Following last season's Lincoln Center Theater production of "The Clean House," the belated discovery of Sarah Ruhl on New York stages continues apace with "eurydice," the distinctive young playwright's 2003 reimagining of the Greek myth about love that transcends death. Previously seen at Berkeley Rep and Yale Rep, the production is exquisitely staged by director Les Waters and an inventive design team. Ruhl's wild flights of the imagination, some deeply affecting passages and beautiful imagery provide transporting pleasures, yet this early work is only partly satisfying, its Freudian meditations and stiff lyricism too often at odds with its heartfelt emotions.
Following last season’s Lincoln Center Theater production of “The Clean House,” the belated discovery of Sarah Ruhl on New York stages continues apace with “eurydice,” the distinctive young playwright’s 2003 reimagining of the Greek myth about love that transcends death. Previously seen at Berkeley Rep and Yale Rep, the production is exquisitely staged by director Les Waters and an inventive design team. Ruhl’s wild flights of the imagination, some deeply affecting passages and beautiful imagery provide transporting pleasures, yet this early work is only partly satisfying, its Freudian meditations and stiff lyricism too often at odds with its heartfelt emotions.
Ruhl’s breakthrough play, “The Clean House,” established her as an exciting new voice in American theater by keeping one foot firmly planted in naturalistic presentation and narrative logic while the other danced gracefully in freewheeling magic realism. The anchoring compassion that made the play so rewarding is no less evident in “eurydice,” but it’s clouded by mannered writing that’s less mature, veering frequently into poetic preciousness — starting with the lower-case title.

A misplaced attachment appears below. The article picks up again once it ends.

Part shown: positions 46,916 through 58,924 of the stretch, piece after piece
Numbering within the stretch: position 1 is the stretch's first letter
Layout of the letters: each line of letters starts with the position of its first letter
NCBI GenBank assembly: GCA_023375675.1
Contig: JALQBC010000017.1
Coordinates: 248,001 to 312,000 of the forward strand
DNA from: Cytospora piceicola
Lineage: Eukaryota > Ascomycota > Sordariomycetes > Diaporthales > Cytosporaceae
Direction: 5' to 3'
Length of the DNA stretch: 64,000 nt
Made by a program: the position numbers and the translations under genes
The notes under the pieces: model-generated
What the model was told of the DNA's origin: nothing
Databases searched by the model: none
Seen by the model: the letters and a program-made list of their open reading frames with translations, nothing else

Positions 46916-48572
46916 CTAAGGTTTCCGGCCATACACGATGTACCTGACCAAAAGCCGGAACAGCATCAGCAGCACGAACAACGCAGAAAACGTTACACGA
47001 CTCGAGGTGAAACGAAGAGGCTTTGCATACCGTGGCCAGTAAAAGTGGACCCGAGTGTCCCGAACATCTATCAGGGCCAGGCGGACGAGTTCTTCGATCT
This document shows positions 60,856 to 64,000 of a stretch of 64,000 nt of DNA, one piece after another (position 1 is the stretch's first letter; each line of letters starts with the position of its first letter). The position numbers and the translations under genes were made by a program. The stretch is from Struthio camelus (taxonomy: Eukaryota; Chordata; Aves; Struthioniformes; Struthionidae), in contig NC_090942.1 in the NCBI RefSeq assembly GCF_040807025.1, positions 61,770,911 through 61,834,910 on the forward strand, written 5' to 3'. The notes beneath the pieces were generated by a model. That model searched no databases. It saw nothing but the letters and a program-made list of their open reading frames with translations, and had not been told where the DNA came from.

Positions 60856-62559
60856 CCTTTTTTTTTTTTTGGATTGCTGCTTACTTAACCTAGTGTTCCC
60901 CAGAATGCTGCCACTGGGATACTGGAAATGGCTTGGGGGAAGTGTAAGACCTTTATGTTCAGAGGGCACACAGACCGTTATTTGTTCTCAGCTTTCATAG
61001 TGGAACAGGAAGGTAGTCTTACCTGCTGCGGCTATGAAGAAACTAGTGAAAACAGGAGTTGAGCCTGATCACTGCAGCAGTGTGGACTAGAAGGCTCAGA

There are also two problematic performances. Ruhl has shifted the perspective of the much-traveled Orpheus myth from the grief-stricken composer (Joseph Parks) to his beloved, bookish Eurydice (Maria Dizzia), the rapture and pain of their romantic love now vying for supremacy with the heroine’s unbroken ties to her deceased father (Charles Shaw Robinson).
While the intention appears to have been to make Eurydice a contemporary woman with the soul of a flower child, Dizzia has the clipped upward inflections of the current dim generation, which undercuts the character’s intelligence. It points up the dumb choices that seal the fate of this daddy’s girl and doom poor lovestruck sap Orpheus. Dizzia is achingly moving at times — particularly in a heartbreaking letter in which she relinquishes her love for Orpheus and provides instructions for his future wife. But in a performance steeped in artificiality, she creates hurdles that impede empathetic involvement. She’s not a natural flake like, say, Mary-Louise Parker, and the beatific smile pinned to her face for much of the play betrays a certain strain.
Despite being somewhat sidelined as Orpheus, Parks is utterly disarming in the dogged perseverance of his love, refusing to acknowledge the boundaries that separate earthly existence from death.